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Despite the abundant educational programs from pharmaceutical houses, the physician often wishes for an impartial evaluation of new agents with a comparison to medicines already available. The blight of "falling behind times" is the most-feared malady facing the modern practitioner. Dr. Modell, with 46 similarly distinguished collaborators, has formulated a solution to such perplexities in a very readable book.
This is the second biannual revision. There are an insufficient number of new drugs to require more frequent publication, yet a longer period would invite obsolescence. The contributors rely on actual clinical experience gained in their own practices. Recent additions to the pharmacopeia are included, but approval depends on substantiation. This is in nowise a criticism, of course.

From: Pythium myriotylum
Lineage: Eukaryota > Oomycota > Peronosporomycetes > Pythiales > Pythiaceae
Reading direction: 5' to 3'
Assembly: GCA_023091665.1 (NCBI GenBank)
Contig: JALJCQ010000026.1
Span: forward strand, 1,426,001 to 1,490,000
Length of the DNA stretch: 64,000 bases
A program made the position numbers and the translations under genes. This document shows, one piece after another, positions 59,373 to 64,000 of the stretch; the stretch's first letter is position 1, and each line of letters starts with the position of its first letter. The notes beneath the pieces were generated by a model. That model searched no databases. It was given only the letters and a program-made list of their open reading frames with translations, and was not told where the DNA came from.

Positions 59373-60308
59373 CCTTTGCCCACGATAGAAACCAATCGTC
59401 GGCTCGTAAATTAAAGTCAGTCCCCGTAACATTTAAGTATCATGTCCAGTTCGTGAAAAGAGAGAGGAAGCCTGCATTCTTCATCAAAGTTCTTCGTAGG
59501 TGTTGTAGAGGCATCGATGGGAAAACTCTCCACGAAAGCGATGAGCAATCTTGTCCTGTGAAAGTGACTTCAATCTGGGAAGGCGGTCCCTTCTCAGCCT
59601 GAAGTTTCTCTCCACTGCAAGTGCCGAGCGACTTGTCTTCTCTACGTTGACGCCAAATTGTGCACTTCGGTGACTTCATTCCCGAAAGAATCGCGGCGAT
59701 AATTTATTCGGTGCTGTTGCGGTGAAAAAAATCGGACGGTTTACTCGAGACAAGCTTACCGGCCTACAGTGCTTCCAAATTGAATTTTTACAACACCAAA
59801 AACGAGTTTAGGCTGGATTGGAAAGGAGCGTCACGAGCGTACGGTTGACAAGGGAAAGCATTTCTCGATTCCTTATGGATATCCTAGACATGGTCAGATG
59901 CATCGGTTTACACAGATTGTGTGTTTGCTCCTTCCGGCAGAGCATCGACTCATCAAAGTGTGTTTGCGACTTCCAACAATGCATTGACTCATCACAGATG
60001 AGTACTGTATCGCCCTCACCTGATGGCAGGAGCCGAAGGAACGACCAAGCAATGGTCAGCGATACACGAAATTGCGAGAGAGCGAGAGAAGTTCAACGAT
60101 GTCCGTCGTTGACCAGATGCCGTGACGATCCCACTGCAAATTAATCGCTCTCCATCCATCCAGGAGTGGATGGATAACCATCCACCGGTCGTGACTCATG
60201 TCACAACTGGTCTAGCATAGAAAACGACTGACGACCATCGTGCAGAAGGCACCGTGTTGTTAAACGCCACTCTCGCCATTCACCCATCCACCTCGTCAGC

Each chapter deals with a broad and important phase of practice. Although the greater portion of the book compares members of large, related families of drugs (antibacterials, tranquilizers, analgesics, etc.), the major organ
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